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Lewis : corruo

corruo corrŭo (conr-), ŭi, 3, v. n. and a. Neutr. To fall together, fall or tumble down, fall, sink to the ground, etc. (class. in prose and poetry). Lit.: tabernae mihi duae corruerunt, Cic. Att. 14, 9, 1; cf.: aedes corruerunt, id. Top. 3, 15: triclinium supra convivas, Quint. 11, 2, 13: quicquid superstruxeris corruet, id. 1, 4, 5: quid labefactum viribus ignis, Ov. M. 2, 403; cf.: arbor labefacta Ictibus innumeris, id. ib. 8, 777; so, arbor, Suet. Dom. 15: statuae equestres, id. Vit. 9 et saep.: paene ille timore, ego risu conrui, Cic. Q. Fr. 2, 8 (10), 2: nec corruit ille, Sed retinente manum moriens e poste pependit, Ov. M. 5, 126; so, exspirantes corruerunt, Liv. 1, 25, 5; cf. id. 1, 26, 14: morbo comitiali, Plin. 28, 6, 17, § 63: in vulnus, Verg. A. 10, 488: haedus ante focos, Prop. 2 (3), 19, 14; cf. id. 4 (5), 10, 15 sq.

Trop.: si uno meo fato et tu et omnes mei conruistis, Cic. Q. Fr. 1, 4, 1: quanto altius elatus erat, eo foedius corruit, Liv. 30, 30, 23: Lacedaemoniorum opes, Cic. Off. 1, 24, 84: Antiochea ista universa, id. Ac. 2, 31, 98.—Of actors: ii mihi videntur fabulam aetatis peregisse, nec tamquam inexercitati histriones corruisse, Cic. Sen. 18, 64.—In a cause in court, to fail, Plin. Ep. 3, 9, 34.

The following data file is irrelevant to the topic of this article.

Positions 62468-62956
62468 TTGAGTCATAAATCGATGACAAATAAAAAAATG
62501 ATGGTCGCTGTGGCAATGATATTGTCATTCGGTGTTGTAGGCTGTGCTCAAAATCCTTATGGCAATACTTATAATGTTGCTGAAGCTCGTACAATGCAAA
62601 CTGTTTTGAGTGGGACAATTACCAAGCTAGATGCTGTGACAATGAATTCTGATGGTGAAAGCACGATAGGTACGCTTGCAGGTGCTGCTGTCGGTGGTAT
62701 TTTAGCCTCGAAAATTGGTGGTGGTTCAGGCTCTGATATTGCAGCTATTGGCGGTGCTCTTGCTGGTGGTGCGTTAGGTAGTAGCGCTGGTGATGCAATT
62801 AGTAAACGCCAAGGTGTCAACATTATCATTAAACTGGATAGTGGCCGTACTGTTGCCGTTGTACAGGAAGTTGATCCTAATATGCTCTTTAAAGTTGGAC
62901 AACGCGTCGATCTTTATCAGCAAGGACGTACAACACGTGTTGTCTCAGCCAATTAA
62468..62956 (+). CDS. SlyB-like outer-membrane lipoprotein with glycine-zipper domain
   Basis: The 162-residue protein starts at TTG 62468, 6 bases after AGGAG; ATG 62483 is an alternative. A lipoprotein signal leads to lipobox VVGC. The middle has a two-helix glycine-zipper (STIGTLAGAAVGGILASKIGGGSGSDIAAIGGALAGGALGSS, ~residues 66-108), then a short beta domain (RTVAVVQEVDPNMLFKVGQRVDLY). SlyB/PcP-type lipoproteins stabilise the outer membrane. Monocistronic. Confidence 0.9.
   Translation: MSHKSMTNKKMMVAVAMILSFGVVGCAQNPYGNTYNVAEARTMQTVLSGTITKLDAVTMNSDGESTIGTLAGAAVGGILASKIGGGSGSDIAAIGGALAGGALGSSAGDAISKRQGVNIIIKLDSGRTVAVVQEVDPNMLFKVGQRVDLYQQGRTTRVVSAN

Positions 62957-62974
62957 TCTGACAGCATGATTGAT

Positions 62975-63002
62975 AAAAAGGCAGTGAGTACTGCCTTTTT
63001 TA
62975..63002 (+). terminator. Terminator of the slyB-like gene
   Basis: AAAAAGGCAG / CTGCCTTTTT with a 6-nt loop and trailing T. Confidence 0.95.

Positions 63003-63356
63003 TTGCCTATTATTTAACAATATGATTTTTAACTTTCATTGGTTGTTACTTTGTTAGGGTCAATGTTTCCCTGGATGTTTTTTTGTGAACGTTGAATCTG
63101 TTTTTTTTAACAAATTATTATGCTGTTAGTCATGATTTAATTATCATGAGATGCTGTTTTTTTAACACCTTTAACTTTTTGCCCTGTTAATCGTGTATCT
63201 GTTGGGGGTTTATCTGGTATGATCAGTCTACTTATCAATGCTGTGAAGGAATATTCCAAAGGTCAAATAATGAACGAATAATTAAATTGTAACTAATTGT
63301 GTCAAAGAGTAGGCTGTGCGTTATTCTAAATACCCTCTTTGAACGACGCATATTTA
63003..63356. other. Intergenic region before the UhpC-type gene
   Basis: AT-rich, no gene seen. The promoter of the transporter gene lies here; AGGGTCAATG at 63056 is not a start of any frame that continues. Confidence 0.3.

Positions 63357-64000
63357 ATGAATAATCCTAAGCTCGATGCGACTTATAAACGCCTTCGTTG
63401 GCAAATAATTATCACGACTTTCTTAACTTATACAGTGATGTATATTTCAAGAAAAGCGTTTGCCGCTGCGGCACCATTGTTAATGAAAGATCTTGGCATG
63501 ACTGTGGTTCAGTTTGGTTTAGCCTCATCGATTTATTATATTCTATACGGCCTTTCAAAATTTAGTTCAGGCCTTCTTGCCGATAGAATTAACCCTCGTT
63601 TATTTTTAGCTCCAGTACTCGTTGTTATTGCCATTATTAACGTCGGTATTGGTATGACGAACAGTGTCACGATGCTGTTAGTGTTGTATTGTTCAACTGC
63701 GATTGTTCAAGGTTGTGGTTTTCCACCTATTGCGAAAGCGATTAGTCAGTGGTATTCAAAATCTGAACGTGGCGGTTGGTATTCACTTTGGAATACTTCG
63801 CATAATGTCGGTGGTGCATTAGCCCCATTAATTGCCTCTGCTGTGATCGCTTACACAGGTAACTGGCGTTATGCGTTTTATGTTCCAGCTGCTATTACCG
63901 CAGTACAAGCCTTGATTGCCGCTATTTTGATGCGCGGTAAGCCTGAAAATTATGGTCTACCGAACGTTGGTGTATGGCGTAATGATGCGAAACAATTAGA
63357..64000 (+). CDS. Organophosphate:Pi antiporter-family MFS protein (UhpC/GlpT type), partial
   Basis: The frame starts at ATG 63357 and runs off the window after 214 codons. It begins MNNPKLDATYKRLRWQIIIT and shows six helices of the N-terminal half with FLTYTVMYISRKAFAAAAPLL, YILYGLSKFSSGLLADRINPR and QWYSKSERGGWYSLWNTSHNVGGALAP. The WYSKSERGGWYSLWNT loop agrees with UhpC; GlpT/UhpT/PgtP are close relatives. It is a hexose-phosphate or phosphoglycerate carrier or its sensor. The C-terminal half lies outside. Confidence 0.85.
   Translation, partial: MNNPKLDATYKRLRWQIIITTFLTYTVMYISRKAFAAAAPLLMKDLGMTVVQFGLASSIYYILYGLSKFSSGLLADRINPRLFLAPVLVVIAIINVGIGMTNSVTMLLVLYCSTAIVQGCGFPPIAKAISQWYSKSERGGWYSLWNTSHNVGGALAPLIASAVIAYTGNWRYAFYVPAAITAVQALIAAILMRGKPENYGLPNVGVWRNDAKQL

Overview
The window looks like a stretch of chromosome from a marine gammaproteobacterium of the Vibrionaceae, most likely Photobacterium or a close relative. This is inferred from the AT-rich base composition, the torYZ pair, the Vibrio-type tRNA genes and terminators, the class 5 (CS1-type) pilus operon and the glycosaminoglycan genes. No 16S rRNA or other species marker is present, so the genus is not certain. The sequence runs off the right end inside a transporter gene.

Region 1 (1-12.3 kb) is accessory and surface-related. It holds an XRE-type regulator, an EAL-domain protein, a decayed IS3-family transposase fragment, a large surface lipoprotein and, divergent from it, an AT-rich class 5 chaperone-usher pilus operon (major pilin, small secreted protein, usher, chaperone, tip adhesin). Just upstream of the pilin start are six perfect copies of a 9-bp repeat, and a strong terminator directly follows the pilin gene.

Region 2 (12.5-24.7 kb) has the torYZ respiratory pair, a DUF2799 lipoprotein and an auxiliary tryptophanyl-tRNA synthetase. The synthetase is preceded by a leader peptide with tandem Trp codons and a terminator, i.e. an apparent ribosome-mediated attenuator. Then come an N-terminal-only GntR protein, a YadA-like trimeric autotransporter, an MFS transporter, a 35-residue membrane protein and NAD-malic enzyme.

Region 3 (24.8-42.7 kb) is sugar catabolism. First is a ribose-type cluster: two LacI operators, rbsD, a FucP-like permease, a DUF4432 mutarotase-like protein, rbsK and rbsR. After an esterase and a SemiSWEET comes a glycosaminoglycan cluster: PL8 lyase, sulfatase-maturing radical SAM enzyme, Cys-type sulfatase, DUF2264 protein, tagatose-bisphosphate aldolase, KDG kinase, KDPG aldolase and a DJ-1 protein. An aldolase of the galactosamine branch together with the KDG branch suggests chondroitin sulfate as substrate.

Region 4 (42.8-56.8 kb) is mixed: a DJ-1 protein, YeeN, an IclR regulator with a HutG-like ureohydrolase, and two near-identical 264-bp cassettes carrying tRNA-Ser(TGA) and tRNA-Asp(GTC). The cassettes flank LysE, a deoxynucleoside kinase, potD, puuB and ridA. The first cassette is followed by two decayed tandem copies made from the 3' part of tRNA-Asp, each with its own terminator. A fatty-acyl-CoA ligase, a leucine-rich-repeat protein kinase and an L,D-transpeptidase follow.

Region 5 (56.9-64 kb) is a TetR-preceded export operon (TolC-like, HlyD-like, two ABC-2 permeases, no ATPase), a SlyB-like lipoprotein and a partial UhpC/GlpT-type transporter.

To fall, to rush headlong (very rare): quo cum corruit haec vis, Lucr. 6, 825: accipitres velut rostris inter se corruerent, were falling upon each other (al. leg. concurrerent), Curt. 3, 3, 18.

Impers.: longe violentius semper ex necessitate quam ex virtute corruitur, the onset is made, Sen. Q. N. 2, 59, 5.

Act., to bring to the ground, to heap together, overthrow, ruin (very rare). Lit.: hanc rerum summam, Lucr. 5, 369: corpus, App. M. 8, p. 204, 37: divitias, to heap up, Plaut. Rud. 2, 6, 58: corbes ab eo quod eo spicas aliudve quid corruebant, Varr. L. L. 5, § 139 Müll.—* Trop.: in quo me corruerit genere, Cat. 68, 52.